Naming Difficulties in Brave Spaces

Be Brave Free Stock Photo - Public Domain Pictures
Image Description: The words ‘Be brave,” are written in black cursive from within an uneven, circle-like shape of pink. Public domain image.


When people share similar sentiments across various community groups I’m in, I tend to give special notice to them. Multiple times last week, in different groups altogether, people voiced aloud,

“It’s so helpful to be able to name difficulties in this group without knowing you’re going to be (judged, dismissed, discounted, or told to ‘get over it’).”

I am thinking about this even more intentionally after hearing various versions of that sentiment.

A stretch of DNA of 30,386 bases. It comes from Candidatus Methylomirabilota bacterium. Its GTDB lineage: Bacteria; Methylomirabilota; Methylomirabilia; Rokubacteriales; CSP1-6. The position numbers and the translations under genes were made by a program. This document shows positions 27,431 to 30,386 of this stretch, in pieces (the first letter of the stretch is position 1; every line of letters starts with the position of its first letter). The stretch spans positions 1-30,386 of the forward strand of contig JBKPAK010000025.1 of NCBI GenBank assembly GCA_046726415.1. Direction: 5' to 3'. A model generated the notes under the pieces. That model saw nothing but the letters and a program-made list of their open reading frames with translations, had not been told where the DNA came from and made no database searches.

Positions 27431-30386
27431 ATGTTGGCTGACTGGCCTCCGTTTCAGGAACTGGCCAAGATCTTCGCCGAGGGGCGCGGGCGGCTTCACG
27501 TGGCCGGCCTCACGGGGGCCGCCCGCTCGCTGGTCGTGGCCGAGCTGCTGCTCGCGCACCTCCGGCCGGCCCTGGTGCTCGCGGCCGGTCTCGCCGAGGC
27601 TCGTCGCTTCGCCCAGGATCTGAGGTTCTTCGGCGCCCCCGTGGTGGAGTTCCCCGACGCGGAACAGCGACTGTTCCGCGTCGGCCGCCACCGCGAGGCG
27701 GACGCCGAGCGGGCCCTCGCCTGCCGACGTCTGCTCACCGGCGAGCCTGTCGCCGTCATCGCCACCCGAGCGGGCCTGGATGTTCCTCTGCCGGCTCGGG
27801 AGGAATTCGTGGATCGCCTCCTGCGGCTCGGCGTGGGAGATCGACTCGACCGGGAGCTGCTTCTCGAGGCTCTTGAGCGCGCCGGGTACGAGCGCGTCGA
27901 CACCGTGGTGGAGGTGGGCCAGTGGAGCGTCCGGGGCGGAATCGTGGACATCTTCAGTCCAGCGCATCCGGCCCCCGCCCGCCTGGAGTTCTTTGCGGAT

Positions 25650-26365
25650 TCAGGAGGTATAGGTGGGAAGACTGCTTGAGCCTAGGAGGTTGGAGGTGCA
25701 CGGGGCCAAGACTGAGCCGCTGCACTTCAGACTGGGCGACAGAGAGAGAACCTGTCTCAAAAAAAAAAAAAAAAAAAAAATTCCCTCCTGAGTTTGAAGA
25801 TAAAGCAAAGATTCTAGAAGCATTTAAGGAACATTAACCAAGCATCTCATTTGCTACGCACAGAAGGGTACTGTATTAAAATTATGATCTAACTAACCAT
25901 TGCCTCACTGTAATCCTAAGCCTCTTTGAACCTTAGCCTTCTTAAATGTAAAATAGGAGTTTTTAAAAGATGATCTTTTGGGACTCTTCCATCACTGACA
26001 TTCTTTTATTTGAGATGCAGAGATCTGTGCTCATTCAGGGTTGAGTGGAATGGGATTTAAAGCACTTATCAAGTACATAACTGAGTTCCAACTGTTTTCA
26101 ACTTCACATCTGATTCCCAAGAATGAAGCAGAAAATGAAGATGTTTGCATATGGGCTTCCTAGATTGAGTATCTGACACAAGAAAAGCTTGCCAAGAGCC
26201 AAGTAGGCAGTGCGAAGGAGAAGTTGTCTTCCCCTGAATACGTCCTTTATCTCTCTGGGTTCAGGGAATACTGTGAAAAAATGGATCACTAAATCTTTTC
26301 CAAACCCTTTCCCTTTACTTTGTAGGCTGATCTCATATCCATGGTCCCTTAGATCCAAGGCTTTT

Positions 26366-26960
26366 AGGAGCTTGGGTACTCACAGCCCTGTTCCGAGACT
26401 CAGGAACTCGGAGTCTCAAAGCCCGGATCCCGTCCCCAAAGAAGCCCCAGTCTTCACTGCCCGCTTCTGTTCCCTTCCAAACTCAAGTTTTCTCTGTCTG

This is one of the greatest gifts community can provide, particularly if the community culture feels safe enough or as someone said recently, like “a brave space.” Being brave, of course, doesn’t mean people need to be stoic or have it all together. In fact, brave spaces often invite the opposite.

It is extremely valuable when we can trust people to hold pain and difficulty just as it is in that particular moment. We don’t need to clean it up. We also don’t have to assume it’s static and immoveable.

In fact, sharing it changes its reality just a bit. We’re not alone, and we’re loved and accepted as it is and as we are.

Renee Roederer

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